A reprint of a classical work in the Cambridge Library Collection.
Darwin's impetus for the experiments of which the results are recorded in this book was 'a mere accidental observation; and indeed it required the accident to be repeated before my attention was thoroughly aroused to the remarkable fact that seedlings of self-fertilised parentage are inferior, even in the first generation, in height and vigour to seedlings of cross-fertilised parentage'. After eleven years of meticulous experimentation and observation, described in this volume, he was ready to publish in 1876 the detailed study which he regarded as a companion volume to his 1862 On the Various Contrivances by which British and Foreign Orchids are Fertilised by Insects. His 'first and most important of the conclusions which may be drawn ... is that cross-fertilisation is generally beneficial, and self-fertilisation injurious': this understanding is of course the basis of all modern plant breeding programmes.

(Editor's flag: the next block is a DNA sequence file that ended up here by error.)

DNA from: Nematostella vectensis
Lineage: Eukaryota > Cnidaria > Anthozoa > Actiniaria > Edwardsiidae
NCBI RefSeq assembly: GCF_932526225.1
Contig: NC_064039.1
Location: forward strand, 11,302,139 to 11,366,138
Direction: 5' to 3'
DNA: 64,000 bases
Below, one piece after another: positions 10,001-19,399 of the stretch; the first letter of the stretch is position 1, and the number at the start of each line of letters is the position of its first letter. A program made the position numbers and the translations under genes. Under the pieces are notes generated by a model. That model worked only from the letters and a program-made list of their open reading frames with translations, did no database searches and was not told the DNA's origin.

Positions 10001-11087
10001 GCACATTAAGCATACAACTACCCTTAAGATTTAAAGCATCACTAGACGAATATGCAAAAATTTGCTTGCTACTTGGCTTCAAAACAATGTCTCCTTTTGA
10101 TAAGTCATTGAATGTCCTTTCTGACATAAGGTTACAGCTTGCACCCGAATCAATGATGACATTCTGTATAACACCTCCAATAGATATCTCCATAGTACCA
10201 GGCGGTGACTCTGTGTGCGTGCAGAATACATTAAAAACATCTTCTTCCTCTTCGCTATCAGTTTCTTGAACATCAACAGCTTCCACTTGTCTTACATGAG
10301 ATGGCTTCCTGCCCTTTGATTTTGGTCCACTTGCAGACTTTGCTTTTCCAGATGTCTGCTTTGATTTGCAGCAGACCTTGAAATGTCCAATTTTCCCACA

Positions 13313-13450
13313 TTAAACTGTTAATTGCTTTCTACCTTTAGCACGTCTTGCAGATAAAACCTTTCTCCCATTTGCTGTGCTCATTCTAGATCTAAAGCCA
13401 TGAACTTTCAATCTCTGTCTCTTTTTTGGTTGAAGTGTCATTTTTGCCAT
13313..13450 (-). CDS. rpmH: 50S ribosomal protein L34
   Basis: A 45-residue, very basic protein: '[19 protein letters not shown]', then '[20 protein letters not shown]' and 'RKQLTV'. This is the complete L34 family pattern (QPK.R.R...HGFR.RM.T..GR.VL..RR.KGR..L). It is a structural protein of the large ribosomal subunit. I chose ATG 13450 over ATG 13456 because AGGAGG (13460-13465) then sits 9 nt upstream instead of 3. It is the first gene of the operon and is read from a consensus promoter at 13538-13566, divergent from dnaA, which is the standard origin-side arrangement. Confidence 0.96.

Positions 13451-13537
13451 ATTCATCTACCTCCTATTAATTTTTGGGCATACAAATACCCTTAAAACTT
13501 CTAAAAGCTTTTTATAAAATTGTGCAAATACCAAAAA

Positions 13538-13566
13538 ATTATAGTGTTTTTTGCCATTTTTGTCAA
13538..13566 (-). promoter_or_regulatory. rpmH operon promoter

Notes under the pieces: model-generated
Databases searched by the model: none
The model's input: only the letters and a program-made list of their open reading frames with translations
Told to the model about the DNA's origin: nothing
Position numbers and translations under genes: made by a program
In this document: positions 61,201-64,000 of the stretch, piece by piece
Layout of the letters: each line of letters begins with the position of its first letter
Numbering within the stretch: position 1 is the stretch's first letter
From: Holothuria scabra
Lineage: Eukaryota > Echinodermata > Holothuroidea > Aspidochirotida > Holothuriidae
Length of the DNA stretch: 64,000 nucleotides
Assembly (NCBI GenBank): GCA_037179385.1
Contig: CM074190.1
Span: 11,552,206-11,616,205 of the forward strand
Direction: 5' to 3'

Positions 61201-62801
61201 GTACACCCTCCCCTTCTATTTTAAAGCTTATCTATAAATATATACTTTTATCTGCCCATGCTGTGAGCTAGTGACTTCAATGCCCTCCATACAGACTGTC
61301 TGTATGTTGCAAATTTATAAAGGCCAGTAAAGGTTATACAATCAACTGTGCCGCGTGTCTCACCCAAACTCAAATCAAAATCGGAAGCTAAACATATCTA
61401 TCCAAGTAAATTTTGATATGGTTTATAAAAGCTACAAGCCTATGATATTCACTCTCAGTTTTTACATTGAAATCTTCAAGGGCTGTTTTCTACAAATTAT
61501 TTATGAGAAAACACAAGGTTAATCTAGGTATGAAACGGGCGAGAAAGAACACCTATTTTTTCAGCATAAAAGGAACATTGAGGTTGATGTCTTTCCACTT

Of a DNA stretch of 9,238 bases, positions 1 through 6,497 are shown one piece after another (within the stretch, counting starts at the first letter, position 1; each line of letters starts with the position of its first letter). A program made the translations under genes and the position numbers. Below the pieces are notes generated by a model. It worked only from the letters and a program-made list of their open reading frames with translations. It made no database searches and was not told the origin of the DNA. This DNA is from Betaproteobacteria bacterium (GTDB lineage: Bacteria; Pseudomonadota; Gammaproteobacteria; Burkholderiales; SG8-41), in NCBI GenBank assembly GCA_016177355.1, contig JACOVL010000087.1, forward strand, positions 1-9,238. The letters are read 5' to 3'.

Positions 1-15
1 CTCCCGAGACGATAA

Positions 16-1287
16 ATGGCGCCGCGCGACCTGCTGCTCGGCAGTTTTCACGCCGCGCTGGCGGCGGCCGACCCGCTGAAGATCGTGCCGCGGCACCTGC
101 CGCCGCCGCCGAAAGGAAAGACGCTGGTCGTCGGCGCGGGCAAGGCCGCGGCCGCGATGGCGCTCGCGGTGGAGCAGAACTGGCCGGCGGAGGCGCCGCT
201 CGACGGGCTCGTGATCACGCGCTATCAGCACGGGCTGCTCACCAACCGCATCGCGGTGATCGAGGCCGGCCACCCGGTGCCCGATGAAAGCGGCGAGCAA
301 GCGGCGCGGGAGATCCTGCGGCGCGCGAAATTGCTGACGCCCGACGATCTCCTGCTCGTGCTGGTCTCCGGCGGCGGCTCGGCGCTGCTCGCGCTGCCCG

1. Introductory remarks
2. Scrophulariaceae, Gesneriaceae, Labiatae, etc.
4. Cruciferae, Papaveraceae, Resedaceae, etc.
5. Geraniaceae, Leguminosae, Onagraceae, etc.
6. Solanaceae, Primulaceae, Polygoneae, etc.
7. Summary of the heights and weights of the crossed and self-fertilised plants
8. Difference between crossed and self-fertilised plants in constitutional vigour and in other respects
9. The effects of cross-fertilisation and self-fertilisation on the production of seeds
10. Means of fertilisation
11. The habits of insects in relation to the fertilisation of flowers
12. General results